Thinking is hard work. This is why so few people bother. At least voluntarily. So whenever it seems like the threat of brainwork looms in modern American medicine, we can thank our lucky stars for the geniuses behind healthcare reform and guidelines of care.
This comes up as a result of a conversation that I had with a patient the other day. A pleasant, obese gentleman. He had been struggling with his weight and type 2 diabetes for some time, and there were now some early indications of some potentially serious long-term complications. He mentioned to me that he was working hard to prepare for gastric bypass surgery. I asked him how he was doing that.
“Why, by eating!” he replied. Huh? By eating?
“Oh yes”, he explained. “You see, I’m getting these complications from my weight and diabetes and all of my doctors think that I’m an excellent candidate for weight loss surgery. Based on my previous weights, if I can just get lose about 40 or 50 pounds, I should have much better blood sugars and need far less insulin. God, that stuff is expensive when you’re using hundreds of units per day!”
That sounded perfectly reasonable. This gentleman is a walking advertisement for the virtues of slimming down. And for gastric bypass, in fact. So why is he holding that venti whole milk mocha with 508 calories and 27 grams of fat?
“Oh, this?” He looked a bit sheepish. “Well the problem is that the surgeons won’t operate on me yet because I don’t quite fit the guidelines they have to follow for doing the operation. Insurance won’t cover the surgery until I reach a BMI (body mass index) of 40, and I’m a couple of pounds short. So I have to gain the weight and have them document that I’ve reached the magic number. Then I’ll actually lose the weight again when they put me on the special post-surgery diet to make sure that I can tolerate it. If all of that works out okay, then they’ll schedule the surgery.”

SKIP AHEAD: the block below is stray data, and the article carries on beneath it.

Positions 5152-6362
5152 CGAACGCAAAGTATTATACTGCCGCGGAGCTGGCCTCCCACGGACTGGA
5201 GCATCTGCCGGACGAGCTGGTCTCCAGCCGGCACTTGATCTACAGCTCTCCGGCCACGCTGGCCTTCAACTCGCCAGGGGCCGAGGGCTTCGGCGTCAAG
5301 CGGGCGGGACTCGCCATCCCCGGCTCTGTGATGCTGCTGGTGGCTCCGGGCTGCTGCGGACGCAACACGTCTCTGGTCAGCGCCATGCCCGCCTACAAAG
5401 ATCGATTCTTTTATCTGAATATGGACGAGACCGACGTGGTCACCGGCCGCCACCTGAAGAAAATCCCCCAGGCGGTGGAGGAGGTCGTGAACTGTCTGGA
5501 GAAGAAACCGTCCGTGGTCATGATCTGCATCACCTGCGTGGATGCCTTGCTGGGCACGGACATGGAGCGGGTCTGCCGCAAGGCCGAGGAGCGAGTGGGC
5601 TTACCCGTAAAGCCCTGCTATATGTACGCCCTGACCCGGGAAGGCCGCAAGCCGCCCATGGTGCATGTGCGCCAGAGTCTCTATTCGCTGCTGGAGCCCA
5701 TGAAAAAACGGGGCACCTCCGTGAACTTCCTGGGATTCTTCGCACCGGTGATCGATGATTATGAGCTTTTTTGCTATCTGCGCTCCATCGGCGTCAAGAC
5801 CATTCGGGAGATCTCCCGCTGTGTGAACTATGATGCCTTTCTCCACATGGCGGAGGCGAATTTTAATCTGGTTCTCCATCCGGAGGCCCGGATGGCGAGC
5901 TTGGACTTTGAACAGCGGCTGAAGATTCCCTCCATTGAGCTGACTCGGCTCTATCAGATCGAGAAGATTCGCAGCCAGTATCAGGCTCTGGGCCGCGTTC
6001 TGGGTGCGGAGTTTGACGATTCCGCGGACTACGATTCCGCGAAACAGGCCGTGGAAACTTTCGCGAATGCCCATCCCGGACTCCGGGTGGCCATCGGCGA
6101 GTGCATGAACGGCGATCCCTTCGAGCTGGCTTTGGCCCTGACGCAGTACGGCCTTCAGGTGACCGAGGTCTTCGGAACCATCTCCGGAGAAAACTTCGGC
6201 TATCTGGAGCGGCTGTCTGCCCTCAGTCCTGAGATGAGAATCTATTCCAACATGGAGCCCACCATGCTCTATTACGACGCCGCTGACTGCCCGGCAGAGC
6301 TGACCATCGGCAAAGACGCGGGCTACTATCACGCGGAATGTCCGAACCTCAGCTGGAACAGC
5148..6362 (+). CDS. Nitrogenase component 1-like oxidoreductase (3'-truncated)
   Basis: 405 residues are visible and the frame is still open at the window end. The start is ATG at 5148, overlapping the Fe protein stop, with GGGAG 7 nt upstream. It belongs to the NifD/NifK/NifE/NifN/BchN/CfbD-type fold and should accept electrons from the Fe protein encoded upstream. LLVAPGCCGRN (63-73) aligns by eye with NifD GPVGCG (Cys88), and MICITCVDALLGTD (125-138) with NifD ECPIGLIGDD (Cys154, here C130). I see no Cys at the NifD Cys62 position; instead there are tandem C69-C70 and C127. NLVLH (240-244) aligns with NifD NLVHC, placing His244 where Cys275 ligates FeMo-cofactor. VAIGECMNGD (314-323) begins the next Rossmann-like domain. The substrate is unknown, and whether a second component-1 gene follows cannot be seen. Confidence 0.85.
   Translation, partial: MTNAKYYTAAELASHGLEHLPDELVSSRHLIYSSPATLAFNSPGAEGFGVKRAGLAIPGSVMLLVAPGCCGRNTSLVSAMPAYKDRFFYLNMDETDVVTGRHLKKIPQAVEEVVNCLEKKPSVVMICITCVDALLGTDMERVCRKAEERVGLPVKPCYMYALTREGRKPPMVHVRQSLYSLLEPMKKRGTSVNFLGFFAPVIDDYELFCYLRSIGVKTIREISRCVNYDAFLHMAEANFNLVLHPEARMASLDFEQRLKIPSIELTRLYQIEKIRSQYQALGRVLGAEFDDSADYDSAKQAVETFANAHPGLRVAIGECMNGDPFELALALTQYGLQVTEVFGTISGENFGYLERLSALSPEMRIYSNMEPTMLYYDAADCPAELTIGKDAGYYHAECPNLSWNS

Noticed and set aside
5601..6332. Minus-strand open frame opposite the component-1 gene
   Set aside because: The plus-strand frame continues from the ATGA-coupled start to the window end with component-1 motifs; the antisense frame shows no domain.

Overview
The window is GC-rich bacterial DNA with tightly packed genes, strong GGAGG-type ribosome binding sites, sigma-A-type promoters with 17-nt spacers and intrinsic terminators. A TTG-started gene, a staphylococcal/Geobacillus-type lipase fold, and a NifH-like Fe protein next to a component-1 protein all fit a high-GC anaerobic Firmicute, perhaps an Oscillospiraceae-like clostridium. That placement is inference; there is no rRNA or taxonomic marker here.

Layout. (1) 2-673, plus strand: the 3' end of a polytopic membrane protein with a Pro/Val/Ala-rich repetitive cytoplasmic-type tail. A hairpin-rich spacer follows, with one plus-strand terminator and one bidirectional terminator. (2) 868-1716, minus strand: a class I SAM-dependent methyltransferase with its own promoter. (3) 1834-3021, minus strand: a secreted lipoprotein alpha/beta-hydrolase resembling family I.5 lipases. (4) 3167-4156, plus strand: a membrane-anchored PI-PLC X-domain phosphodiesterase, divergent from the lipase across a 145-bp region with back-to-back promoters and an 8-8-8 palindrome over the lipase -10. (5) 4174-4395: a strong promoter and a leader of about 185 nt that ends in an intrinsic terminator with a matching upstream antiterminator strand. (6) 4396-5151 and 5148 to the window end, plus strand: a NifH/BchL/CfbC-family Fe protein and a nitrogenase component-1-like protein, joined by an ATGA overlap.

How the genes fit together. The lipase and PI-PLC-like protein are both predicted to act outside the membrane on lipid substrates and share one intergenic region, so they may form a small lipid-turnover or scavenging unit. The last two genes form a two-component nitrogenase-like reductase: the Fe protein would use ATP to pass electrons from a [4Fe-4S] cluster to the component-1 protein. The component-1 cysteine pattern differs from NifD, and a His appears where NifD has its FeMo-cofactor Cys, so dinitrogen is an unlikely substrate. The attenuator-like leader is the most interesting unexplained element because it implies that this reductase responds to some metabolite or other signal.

Now I realize that I’m revealing some age here, but in the old days we would have looked at the patient, considered his history, physical condition, social situation and medical compliance, and decided whether the surgery was indicated and likely to be beneficial based upon all of those things. He doesn’t quite meet the BMI criteria established by some study? Well so what? He’s a good candidate. Let’s do it. And we would. And the patient would usually get better because we wanted to pick good candidates and have them succeed. That was our job. We were the medical experts and we were being paid to think. Besides, if someone else knew way more about medicine and our patients than we did, why weren’t they the ones taking care of them instead of us?
But of course then we’d have to use our heads. Thank God those days are over. Now if the patient’s vital statistics don’t match whatever the insurer’s guideline computer tells the high school graduate who happens to be denying authorizations that day, then you’d best go away and come back when they do. No use fretting about it. You’ll never make it through the insurer’s phone trees or get a reply to your voice mails asking to speak to a medical director anyway.
I wished our patient luck, and later brought up the case with the doctor who was taking care of his diabetes. He was visibly exasperated about the whole ordeal.
“We’ve been working very hard on his diabetic control.”, she said. “He’s been pretty good about his diet, but has one of those bodies that really uses energy efficiently. It just hangs on to every ounce of weight. We had his hemoglobin A1c down to 7% (normal is 4% to 6%), but since he’s had to start gaining weight it’s back up to 7.9%. I’ll be glad when this whole ordeal is over and we can go back to treating his disease rather than the damned guidelines.”
Silly doctor. Why would you want to do that? You’ll have to think. Besides, wake up and smell the mocha. You’re being paid to follow the guidelines.
Doug Perednia is an internal medicine physician and dermatologist who blogs at Road to Hellth.
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